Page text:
Companies still romanticize the idea of multitasking. Phrases like "jack of all trades," "juggling act" and "Renaissance man" all imply that the ability to multitask is something to be relished or achieved.

In sales we are expected to be unbelievably good multitaskers. In fact, I once spoke to a high achieving rep who told me their unique skill differentiator was the "ability to multitask." Really? That's what this great profession has been diminished to, being good at working at a lot of "stuff" at the same time? The sad truth is that as marketers get better at filling funnels with online generated lead flow, sales reps at most organizations take on a way higher workload than ever before--handling incoming calls, sorting through new lead lists, scheduling follow up appointments, managing administrative tasks and much more. Unsurprisingly, for many sales professionals, multitasking can seem like the only reasonable way to get things done.

In my view, multitasking is completely overrated as a skill. In fact, I believe that multitasking is simply an opportunity to mess up many things simultaneously. The key to success in a sales environment overflowing with opportunity is rigorous prioritization. But before I dive into why sales execs should emphasize prioritization and stop multitasking, let's start with why multitasking doesn't work in the long-term.

Are we multitasking our problems away or quietly creating more?

As most salespeople would recognize, the last decade has shown itself to be one of the most innovative times for the sales industry. While selling techniques have become more personalized to the customer, thanks to data aggregated from customer relationship management (CRM) systems as well as new marketing and sales technologies, sales reps are forced to juggle many tasks at once. This comes at a cost, as leads are left to grow cold while sales reps jump between tasks.

In case you've forgotten, sales reps are not administrators. Salespeople are not hired to perform data entry or other non-selling activities, yet this has become a big part of their job. In fact, according to research by Sibson Consulting, average-performing sales reps spend 65 percent of their time on non-selling activities. On top of that, according to the American Psychological Association, an estimated 40 percent of a person's productive time is lost due to switching between tasks.One look at these figures makes it clear that whatever benefits new technologies have brought, they have also left major areas for improvement.

There has never been a greater need for solutions that drive efficiencies and enable companies to increase revenue in a high-velocity sales environment. Without a solution to simplify the process, sales reps will continue to waste countless hours busying themselves with tasks that are unrelated to the true job at hand--selling. Recent Stanford research found that people who are regularly bombarded with several streams of electronic information do not pay attention, control their memory or switch from one job to another as well as those who focus on one task at a time. So, why do so many sales reps continue to multitask?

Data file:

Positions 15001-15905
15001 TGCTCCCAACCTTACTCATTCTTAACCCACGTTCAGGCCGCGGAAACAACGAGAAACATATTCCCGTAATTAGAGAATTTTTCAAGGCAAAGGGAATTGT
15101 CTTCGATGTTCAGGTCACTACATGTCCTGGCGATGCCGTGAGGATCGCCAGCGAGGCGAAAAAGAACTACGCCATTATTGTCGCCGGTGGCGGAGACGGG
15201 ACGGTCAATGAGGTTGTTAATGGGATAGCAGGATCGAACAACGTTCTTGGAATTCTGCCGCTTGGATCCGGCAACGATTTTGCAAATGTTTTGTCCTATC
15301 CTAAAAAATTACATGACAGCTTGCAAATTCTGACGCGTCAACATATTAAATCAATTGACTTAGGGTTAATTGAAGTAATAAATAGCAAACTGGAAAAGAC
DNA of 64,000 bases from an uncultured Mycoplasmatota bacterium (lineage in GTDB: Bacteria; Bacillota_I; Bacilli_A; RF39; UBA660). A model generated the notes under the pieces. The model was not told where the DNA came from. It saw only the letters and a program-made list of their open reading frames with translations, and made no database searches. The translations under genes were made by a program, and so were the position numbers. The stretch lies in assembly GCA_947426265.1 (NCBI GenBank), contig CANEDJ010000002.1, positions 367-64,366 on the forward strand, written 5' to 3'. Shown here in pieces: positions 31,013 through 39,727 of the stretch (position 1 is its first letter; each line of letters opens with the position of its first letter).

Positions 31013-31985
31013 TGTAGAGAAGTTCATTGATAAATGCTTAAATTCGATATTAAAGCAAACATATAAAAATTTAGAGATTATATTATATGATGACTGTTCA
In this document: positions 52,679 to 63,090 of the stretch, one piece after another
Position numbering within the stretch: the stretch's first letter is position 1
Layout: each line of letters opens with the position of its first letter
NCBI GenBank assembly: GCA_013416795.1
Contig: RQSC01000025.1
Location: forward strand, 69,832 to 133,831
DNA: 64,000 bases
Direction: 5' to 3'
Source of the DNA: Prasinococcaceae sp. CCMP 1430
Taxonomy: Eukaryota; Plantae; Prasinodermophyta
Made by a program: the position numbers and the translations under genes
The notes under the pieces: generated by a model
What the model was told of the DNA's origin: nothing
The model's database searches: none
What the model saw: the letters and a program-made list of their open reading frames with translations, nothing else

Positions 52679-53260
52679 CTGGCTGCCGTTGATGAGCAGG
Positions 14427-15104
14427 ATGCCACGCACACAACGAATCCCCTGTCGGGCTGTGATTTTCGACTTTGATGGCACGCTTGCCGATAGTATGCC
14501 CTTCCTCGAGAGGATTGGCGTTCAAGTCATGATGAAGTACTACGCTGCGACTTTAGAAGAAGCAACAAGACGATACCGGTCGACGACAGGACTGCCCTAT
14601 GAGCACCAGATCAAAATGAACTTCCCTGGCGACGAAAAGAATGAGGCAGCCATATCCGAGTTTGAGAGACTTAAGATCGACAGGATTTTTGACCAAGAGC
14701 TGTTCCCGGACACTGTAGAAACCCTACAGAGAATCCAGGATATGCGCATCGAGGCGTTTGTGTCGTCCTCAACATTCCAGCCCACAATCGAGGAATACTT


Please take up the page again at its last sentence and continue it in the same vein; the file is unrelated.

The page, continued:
Prioritization works and studies prove it

According to Jessica Jackley, co-founder of Kiva, a non-profit with a mission to connect people globally through lending to alleviate poverty, "All entrepreneurs know, you live and die by your ability to prioritize. You must focus on the most important, mission-critical tasks each day and night, and then share, delegate, delay or skip the rest."

Selling isn't just a numbers game; it's also about being more intelligent and controlled in one's sales approach. That said, sales execs can rejoice because new solutions have emerged over the last few years that help sales reps prioritize the highest-value tasks and transfer most of the administrative chores to software. Once these types of solutions--predictive analytics, business intelligence (BI), presentation technology, sales intelligence tools--are in place, then sales execs can implement an automated prioritization strategy to support and increase sales productivity and performance.

As it turns out, a recent study on automatic prioritization found that salespeople who used prioritization were able to manage 12 percent more prospects per salesperson than those that didn't. During the same time period, salespeople who used prioritization made 22 percent more actions per lead and 33 percent more contact attempts per lead. Furthermore, companies using prioritization averaged conversion rates that were 178 percent greater than those of companies that did not.

When salespeople use prioritization to determine their daily sales activities, it's clear that not only are they able to manage more leads, but those that they do manage also get more attention, leading to a higher likelihood of conversion. Moreover, sales execs who establish an automated prioritization strategy will see an increase in ROI because of the proven, consistent and actionable selling practices put in place from the use of simplified sales solutions. And, when all else fails, remember--less is always more.